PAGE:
New route, new cuisine
Tucson Food Tours now explores Fourth Avenue and Main Gate restaurants
Tucson Food Tours owner and guide Bradner Lawrence tells of history about the train station at Maynard's Market.
Tucson Food Tours has become a popular food tourism business in Tucson since it was established in 2012. In the past, they offered only one tour, which features restaurants from the downtown Tucson area. Recently, they added an additional tour route that will showcase five restaurants on Fourth Avenue and Main Gate Square.
Bradner Lawrence opened Tucson Food Tours alongside his wife, Maria. The two co-owners combined their interests for food and Tucson to create the business. Lawrence said he originally gained inspiration for starting a food tour company in Tucson after participating in a similar food tour in Chicago.
“We actually did a food tour in Chicago right before I got a job as a firefighter, and there was just enough places opening up downtown in Tucson to walk to that were good local spots,” Lawrence said. “So when I was on the food tour in Chicago, I thought ‘Hey, we could do this in Tucson.’ I looked it up and saw that no one else was doing it at the time, so I figured it would be a good side business to start.”
It was fairly easy for Lawrence to organize the food tours, since he already had connections with individuals who worked in the Tucson food industry.
The downtown tour features six restaurants, including The Hub and El Charro.
“We try to keep our tours at around 12 people maximum so they’re a little more intimate, but what that meant was that we were selling out,” Lawrence said.
Once the popularity of the food tours began to rise, Lawrence decided it was time to expand. Instead of simply adding more times for the downtown tours, Lawrence said that he wanted to integrate a different part of Tucson into the food tours, which resulted in the new Main Gate Square and Fourth Avenue tour.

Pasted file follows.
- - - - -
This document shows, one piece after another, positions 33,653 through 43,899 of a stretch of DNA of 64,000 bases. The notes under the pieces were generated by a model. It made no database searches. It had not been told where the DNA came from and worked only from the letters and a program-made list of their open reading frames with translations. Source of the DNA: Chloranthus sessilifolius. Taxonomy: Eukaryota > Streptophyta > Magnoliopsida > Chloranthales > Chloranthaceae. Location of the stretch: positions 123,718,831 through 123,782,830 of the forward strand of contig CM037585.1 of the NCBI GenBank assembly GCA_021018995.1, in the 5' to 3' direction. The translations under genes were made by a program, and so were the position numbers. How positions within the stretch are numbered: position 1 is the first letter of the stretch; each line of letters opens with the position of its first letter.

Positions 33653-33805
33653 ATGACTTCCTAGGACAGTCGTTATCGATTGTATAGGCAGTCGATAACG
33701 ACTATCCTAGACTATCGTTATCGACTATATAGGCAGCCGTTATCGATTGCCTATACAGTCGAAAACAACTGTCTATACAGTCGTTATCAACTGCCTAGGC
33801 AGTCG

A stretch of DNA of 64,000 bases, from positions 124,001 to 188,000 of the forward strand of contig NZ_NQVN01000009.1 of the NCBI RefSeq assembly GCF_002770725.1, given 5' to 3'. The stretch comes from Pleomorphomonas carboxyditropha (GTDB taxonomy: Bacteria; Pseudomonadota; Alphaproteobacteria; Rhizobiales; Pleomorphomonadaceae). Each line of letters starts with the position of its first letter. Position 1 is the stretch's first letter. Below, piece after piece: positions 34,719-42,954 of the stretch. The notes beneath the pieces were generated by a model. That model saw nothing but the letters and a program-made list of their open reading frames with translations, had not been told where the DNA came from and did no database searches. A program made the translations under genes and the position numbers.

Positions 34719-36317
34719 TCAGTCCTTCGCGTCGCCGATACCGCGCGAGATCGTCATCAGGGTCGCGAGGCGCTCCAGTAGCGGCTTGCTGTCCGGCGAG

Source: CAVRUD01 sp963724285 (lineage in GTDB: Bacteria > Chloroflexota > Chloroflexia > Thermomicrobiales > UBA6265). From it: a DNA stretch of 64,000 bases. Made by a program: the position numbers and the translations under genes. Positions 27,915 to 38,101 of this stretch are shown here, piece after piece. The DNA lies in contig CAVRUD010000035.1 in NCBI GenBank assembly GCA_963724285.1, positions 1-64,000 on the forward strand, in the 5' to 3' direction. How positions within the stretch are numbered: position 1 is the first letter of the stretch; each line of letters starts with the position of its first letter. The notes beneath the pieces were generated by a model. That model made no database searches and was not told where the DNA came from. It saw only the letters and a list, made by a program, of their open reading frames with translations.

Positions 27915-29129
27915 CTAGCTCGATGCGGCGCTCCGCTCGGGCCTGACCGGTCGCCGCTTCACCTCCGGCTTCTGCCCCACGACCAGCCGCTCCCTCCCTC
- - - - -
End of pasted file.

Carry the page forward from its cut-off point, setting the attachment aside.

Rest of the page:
Lawrence said the downtown tour includes well-known restaurants in Tucson, while the Fourth Avenue tour will focus primarily on “hole-in-the-wall” restaurants, such as Cafe Passé, the Drunken Chicken, Lindy’s on 4th, TallBoys AF, BOCA Tacos y Tequila and more.
The contrasts between the tours are not limited to the differences between restaurants, but also the varying history of these places. The downtown food tour teaches customers about historic downtown Tucson while also visiting some of the most popular culinary spots. The new tour will be concentrated on providing clients with knowledge about the historic university while visiting lesser-known restaurants and cafes.
Lawrence said frequenters of the food tours are often diverse. There is not a prominent population of tourists versus locals, rather it‘s a mix of both.
About one-third of the customers are locals, and the other two-thirds of the customers are generally tourists or individuals who have a seasonal home in Tucson, Lawrence said.
When Tucson was recognized by UNSECO to be the first World City of Gastronomy, Lawrence said he saw a spike in college students bringing their parents along with them on the food tours.
The UNSECO rating also brought in more business from culinary-oriented tourists who visit Tucson to experience different types of cuisine.
“The goal is to make regular customers out of people,” Lawrence said.
Lawrence said the main distinction between Tucson Food Tours and other cities’ food tours, like the one he went on in Chicago, is that Tucson is more food-oriented, rather than history-oriented.
“We try to make people full by the time they’re done,” Lawrence said. “I think what made us popular is that you don’t always feel like you’re on a tour; you feel like you’re with a group of your friends walking around eating and drinking.”
For a full list of tour dates and registration, visit Tucson Food Tours' website.
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